Darchinyan only fights the best, like Agbeko
Joseph Agbeko, pictured here with his promoter Don King after winning the IBF bantamweight title, is a dangerous 118-pound contender, which is why unified 115-pound titleholder Vic Darchinyan is challenging the Ghanaian on July 11. Photo by Armando Roldan / FightWireImages.com.
Many fighters are fond of repeating the credo “To be the best, you have to beat the best” but few live by those words.
Vic Darchinyan is among the few.
Darchinyan, THE RING’s No. 1-rated junior bantamweight, has defeated the top 115 pounders who were willing to face him in the past year, so now the unified titleholder has targeted one of the best bantamweights in the world.
Darchinyan (32-1-1, 26 knockouts) will challenge Joseph Agbeko (26-1, 22 KOs) for Agbeko’s IBF title on July 11 in a Showtime-televised main event from Sunrise, Fla.
Agbeko, THE RING’s No. 6-ranked 118 pounder, is skilled, durable, gutsy and heavy handed. The Bronx-based Ghanaian would be even-money or at the very least a live underdog against any of the bantamweights who are ranked ahead of him, which is precisely why Darchinyan wants to test his mettle against Agbeko in his first bantamweight fight.
“I know you are a good fighter,” Darchinyan told Agbeko during an international conference call on Tuesday. “I saw your fight against (Wladimir) Sidorenko [Agbeko’s only loss]. You were robbed in Germany. I feel you never lost. You won that fight. I love it when my opponents have never lost.”
Darchinyan burst onto the world-class scene with an 11th-round stoppage of then undefeated (30-0) Irene Pacheco in December of 2004. The victory over the tall Colombian earned Darchinyan the IBF flyweight title, which he defended six times over the next 2¾ years, often brutalizing his opposition before stopping them.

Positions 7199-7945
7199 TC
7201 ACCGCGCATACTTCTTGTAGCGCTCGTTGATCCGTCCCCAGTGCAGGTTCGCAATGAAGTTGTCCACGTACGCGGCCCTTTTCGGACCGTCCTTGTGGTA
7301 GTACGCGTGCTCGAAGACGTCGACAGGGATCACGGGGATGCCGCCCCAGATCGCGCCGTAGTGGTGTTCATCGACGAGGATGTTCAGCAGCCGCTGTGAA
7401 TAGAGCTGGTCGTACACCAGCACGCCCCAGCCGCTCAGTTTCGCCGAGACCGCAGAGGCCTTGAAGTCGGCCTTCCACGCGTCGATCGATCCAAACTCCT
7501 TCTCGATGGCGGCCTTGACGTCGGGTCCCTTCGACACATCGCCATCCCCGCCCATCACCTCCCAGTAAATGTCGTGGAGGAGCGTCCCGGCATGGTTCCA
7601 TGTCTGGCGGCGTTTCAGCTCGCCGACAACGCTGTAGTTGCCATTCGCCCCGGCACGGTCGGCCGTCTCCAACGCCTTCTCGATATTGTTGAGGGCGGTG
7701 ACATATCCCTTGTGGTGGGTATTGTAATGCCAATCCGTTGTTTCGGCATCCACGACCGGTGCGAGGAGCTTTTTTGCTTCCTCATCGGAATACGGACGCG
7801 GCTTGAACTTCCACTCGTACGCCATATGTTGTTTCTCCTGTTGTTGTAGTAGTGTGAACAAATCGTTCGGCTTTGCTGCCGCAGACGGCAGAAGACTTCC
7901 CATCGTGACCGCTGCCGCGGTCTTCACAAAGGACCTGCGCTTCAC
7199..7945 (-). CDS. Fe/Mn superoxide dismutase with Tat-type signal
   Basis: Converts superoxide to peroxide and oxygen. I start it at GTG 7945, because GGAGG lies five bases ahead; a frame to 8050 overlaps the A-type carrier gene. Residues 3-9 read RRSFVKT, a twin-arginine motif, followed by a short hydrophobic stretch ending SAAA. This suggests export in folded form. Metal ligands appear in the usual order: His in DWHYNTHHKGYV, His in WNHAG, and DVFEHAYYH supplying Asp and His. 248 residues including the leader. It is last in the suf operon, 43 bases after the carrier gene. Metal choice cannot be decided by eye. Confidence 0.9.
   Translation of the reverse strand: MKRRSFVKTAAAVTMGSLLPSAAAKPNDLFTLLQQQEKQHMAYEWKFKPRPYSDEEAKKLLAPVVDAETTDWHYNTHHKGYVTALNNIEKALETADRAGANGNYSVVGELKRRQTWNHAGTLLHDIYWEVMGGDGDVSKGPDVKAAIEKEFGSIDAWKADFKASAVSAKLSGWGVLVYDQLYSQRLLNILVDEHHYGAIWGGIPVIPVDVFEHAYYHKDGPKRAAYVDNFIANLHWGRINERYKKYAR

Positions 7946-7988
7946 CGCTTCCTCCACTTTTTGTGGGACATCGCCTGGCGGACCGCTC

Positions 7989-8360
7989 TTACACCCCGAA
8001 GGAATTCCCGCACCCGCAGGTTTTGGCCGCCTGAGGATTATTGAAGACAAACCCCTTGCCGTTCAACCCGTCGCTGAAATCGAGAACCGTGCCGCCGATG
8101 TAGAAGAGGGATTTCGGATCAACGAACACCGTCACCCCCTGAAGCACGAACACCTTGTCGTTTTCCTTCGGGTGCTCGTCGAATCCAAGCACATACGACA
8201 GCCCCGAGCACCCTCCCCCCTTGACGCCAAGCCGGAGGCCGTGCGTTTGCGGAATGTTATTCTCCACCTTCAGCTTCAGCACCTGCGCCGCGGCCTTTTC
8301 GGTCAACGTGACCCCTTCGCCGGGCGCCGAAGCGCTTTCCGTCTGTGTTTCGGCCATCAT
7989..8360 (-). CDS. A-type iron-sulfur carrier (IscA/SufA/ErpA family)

However, Darchinyan’s reign of terror came to an abrupt end when he was knocked out with a single punch from Nonito Donaire in the fifth round of their title bout that took place in July of 2007. The KO was so shocking that it was voted both the Knockout and Upset of the Year by most boxing websites and publications.
But few fighters — even hall-of-fame bound elites — possess the degree of self belief of Darchinyan, who dusted himself off and invaded the 115-pound division in late 2007.
At the start of last year Darchinyan embarked on a four-bout tour de force that earned him three world titles and a place on every boxing writer’s pound-for-pound top-10 list. In an amazing 13-month span — from February of last year to this past February — Darchinyan fought RING-ranked junior bantamweight contenders Z Gorres (12-round draw in the Philippines), Dmitry Kirillov (KO 5), Cristian Mijares (KO 9) and Jorge Arce (RTD 11).
Now the 32-year-old southpaw is taking on Agbeko, a natural bantamweight who is in his prime and known for his strength and relentlessness.
The 29-year-old boxer-puncher, who impressed hardcore fans with his one-sided title win over Luis Perez and his thrilling first defense against William Gonzalez, views Darchinyan’s challenge as the opportunity of a lifetime.
“This is the fight of my life,” Agbeko said at the start of Tuesday’s conference call. “Vic chose me because he thinks he can have his way to the top of the bantamweight division, but I want him to know that (taking this fight) is the biggest mistake of his career because he’s going to get the worst beating of his career.”
Darchinyan is a surly little guy by nature. He freely admits that he refuses to respect any of his opponents going into a fight, and once the bell rings he only has bad intentions on his mind. So it doesn’t take much to set him off.